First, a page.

Consumer Bailout of the U.S. Oil Industry

The U.S. oil industry is lobbying the Trump Administration to pressure the Saudis to cut oil production in order to raise the price of oil. That’s right,  raise the price of oil. 

In case you have not been following events in the oil markets,  the Saudis recently met with the Russians in order to strategize against falling oil prices due to the falling demand for oil due to the COVID-19. The Saudis wanted an agreement to cut production in order to lift prices, the Russians refused to go along. The Saudis then sought to punish the Russians by flooding the market with increased oil production which caused  oil prices to drop precipitously. The Saudis are the lowest cost producer of oil in the world so they can, at least arguably, withstand lower oil prices better than the Russians and other oil producers. 

The problem is low oil prices  are killing U.S. frackers whose cost of production  is much higher than the Saudi cost of production. So the Trump Administration is considering pressuring  the Saudis to cut production in order to raise global oil prices in order to protect U.S. oil producers. Stated differently, the Trump Administration is considering having you, me,  and the rest of the world pay higher prices at the gas pump in order to bail-out the U.S. oil industry. This while workers are losing their jobs and incomes are shrinking. All of this might be ok if we were to share in the industry’s  profits during the good times, but this is not the case.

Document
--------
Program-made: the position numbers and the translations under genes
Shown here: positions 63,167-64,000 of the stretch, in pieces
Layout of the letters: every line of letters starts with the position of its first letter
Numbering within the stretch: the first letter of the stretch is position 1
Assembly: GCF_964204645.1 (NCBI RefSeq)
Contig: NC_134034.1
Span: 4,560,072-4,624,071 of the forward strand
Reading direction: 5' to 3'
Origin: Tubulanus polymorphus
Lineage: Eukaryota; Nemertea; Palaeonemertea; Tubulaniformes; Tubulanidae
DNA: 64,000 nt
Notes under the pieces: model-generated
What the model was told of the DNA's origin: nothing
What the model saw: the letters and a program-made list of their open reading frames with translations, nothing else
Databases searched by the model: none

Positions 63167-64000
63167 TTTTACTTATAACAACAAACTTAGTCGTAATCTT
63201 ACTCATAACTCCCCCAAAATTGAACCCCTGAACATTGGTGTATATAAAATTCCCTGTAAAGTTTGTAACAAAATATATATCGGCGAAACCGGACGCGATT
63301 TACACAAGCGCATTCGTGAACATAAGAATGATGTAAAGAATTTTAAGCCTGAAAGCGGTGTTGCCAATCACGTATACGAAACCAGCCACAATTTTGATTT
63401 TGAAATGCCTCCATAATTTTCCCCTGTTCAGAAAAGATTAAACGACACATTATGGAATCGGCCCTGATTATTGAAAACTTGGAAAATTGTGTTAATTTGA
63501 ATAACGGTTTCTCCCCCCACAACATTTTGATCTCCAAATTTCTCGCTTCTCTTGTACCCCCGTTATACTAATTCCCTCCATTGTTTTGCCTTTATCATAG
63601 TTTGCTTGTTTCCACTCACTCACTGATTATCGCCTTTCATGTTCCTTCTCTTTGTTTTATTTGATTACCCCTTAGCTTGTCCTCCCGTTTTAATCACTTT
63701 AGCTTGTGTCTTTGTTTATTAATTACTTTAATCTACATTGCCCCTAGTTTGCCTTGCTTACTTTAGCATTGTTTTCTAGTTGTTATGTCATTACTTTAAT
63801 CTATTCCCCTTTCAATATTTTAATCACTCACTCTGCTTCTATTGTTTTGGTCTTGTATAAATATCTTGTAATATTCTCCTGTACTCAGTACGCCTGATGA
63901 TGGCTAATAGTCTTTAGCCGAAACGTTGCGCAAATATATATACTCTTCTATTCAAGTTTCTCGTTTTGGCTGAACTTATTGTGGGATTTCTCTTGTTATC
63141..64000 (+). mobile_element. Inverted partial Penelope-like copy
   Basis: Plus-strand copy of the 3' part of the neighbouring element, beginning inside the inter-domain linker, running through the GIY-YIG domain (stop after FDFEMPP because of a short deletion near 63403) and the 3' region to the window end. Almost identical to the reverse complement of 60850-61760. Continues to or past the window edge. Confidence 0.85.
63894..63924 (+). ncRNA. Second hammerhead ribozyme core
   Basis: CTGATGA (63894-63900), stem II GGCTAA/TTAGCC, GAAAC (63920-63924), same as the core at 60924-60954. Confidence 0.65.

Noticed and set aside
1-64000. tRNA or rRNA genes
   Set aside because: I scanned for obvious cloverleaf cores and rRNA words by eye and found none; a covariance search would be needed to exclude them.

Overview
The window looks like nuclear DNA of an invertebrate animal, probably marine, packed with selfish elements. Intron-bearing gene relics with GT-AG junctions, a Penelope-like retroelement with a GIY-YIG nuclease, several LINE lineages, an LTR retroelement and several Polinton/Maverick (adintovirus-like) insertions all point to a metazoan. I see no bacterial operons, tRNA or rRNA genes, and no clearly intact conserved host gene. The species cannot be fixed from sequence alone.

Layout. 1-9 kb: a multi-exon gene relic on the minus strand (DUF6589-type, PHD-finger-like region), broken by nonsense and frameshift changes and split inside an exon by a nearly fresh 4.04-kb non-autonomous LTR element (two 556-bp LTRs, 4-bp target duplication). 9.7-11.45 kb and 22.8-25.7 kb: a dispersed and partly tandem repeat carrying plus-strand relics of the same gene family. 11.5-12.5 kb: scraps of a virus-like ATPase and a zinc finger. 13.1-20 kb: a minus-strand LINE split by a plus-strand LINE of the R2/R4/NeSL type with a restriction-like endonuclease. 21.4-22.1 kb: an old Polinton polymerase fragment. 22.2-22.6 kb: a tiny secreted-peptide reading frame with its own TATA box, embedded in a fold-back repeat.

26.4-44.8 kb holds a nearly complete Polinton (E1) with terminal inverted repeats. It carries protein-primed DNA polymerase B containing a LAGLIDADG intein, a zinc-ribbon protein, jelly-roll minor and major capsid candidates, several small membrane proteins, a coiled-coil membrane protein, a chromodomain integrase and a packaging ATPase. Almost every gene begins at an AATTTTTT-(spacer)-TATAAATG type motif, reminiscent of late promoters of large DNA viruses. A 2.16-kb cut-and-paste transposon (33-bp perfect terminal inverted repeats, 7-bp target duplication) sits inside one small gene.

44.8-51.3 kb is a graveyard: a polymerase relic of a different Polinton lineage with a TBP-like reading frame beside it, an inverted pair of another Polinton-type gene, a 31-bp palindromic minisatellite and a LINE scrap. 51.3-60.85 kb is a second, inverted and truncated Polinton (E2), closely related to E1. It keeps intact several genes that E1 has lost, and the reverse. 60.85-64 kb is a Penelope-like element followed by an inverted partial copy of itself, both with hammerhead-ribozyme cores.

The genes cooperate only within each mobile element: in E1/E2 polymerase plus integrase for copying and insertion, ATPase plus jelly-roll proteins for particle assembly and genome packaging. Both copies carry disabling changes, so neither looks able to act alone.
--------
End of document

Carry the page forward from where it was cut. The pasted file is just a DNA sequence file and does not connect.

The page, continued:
This is just another reason why the whole industry should be nationalized; if not nationalized, the federal government should take an ownership position in the larger firms within the industry to an extent commensurate to the downside risk undertaken by the broader public. If the U.S. oil industry, along with other large U.S. industries, are simply “too big to fail” so that they are protected from extreme risk,  and their losses during these times of risk are paid-for by the broader public, then the broader public should have an ownership interest in these firms in order to be compensated for the losses incurred during the bad times. This time around, however, instead of selling-off these stakes during the recovery, like which occurred during the post-financial crisis when the federal government sold-off equity stakes which it had acquired through bail-outs during the financial crisis, the Federal Government should maintain  their ownership positions in these firms. This would enable us to more closely exercise democratic control over these firms while we receive earnings for the risk undertaken. Any other response is simply nonsense!

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